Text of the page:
Most online players start their poker careers by simply playing for fun and not worrying about things like rakeback or more advanced strategy.
It’s only over time when players get more serious that they start investigating rakeback offers and other ways to maximize their profits from playing online poker.
For some players, dipping their toes into the waters of getting rakeback leads to a very different poker path, evolving into what is commonly referred to as being a “rakeback pro.”
What is Rakeback?
To understand rakeback you have to understand rake. Online poker rake is a percentage that poker sites take from every real-money pot (it’s how the sites make money).
Usually it’s quite small and only kicks in if a pot exceeds a certain amount (such as a dollar). Rakeback is the simple re-distribution of those funds to loyal players. For example with 10% rakeback you get 10% of your rake back from the games you are playing in.
It may not seem like much but it can mean the difference between making a profit and not if you are just a break-even player. Rakeback is obviously something that’s appealing to most poker players looking to earn more money.
Can I Get Rakeback for Tournaments and Sit & Go’s?
Yes. Rakeback works in any form of poker where you spend real money.
The difference is that in tournaments online poker sites collect a pre-determined amount known as a tournament registration fee.
That’s why tournaments and Sit & Go’s are usually displayed like $1+$.20 (in this case the tournament fee is $.20).
Sit & Go’s are actually one of the best ways to generate large amounts of rakeback because you are frequently buying into tournaments and paying tournament fees.
What is a Rakeback Pro?
Rakeback pros are a new breed in the world of poker, as they’re really only possible in the world of online poker where players can play 24+ tables simultaneously.
The first rakeback pros were largely Sit 'n Go players, who realized that their ability to play dozens of Sit 'n Gos at a single time could translate into big profits - even if they didn’t profit that much from their actual play at the poker tables.
Cash-game players got on the rakeback pro bandwagon shortly thereafter, discovering that the ability to multi-task and juggle dozens of tables at a time could equate to some pretty massive payouts to their rakeback accounts at the end of the month - again, even if they didn’t show a dime in profit from their actual poker play.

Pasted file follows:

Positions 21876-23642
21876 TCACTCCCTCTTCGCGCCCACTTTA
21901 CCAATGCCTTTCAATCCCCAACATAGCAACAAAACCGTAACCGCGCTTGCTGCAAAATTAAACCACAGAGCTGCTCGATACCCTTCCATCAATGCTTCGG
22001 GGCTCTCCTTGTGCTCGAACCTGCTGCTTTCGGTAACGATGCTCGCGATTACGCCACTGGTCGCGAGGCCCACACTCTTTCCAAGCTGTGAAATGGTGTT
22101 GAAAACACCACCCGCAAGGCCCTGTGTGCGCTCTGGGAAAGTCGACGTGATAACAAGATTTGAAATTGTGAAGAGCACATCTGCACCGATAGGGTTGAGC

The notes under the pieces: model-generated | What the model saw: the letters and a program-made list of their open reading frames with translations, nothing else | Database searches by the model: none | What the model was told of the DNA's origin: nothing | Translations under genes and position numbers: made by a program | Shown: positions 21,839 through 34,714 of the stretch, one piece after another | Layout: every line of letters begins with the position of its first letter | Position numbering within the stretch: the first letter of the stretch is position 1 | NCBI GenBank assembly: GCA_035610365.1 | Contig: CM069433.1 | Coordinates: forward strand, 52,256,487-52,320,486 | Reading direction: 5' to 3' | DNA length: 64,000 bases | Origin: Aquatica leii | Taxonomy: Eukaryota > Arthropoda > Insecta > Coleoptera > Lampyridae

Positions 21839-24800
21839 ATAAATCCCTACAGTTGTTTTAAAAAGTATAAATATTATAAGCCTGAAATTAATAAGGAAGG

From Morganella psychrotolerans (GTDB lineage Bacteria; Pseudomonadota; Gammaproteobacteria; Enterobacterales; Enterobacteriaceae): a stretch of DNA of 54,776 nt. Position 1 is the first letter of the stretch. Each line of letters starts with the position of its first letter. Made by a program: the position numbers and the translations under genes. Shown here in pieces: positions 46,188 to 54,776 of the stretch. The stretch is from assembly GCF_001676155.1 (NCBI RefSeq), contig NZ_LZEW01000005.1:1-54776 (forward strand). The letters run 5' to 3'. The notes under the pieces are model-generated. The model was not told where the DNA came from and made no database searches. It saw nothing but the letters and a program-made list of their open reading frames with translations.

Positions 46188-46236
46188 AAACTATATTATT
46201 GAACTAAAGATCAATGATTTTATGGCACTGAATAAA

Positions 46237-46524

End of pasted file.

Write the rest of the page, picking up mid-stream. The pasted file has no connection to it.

It's a counterintuitive idea for most poker players, as the first thing you’re taught is that success at the poker table is walking away with more money than you started with. For rakeback pros, though, it’s a completely different story.
Why Doesn’t Every Poker Site Have Rakeback?
Rakeback IS pretty great but it’s important to know there are many different ways that online poker sites try to incentivize their players.
For instance there are some sites that don’t offer rakeback but they DO offer a rewards program that actually trumps rakeback.
Rewards programs usually work by giving you frequent player points based on the amount of rake you pay. Those points can be traded in for merchandise, tournament tickets or cold hard cash.
Other sites offer poker bonuses just for signing up that are actually more valuable in the long run if you don’t plan on putting in huge volume.
In other words don’t write a site off simply because it doesn’t offer rakeback.
In addition you should pay special attention to sites that offer huge amounts of rakeback like 40%+ or higher because they are most-likely struggling to attract players.
Break-Even Day = Good Day with Rakeback
For rakeback pros it’s a good day at the tables if they break even and an average day if they book a small loss. Their real profits come from playing a huge number of hands or tournaments in a given month, as the rakeback they receive can be very substantial.
Rakeback essentially works out to being paid a very small amount of money for every hand you play (regardless of whether you win or lose the hand). The more hands you play, the more you can make.
Even if you play relatively low stakes of .50/$1 or $1/$2 cash games, if you can handle playing 24 tables at a time and put in 5 or 6 hours a day, you could make $7,000-$8,000/month in rakeback alone.
With sums like that involved, breaking even suddenly isn’t that terrible a proposition - especially if you adopt a straightforward style and stick to lower stakes that reduce the swings and variance you’ll encounter.
Life as a rakeback pro might not be that exciting (and not the best way to improve your poker game over time) as you’re typically employing the same ABC strategy and way of playing hands over and over and over, but big rakeback payments at the end of the month can make up for a lot of boredom.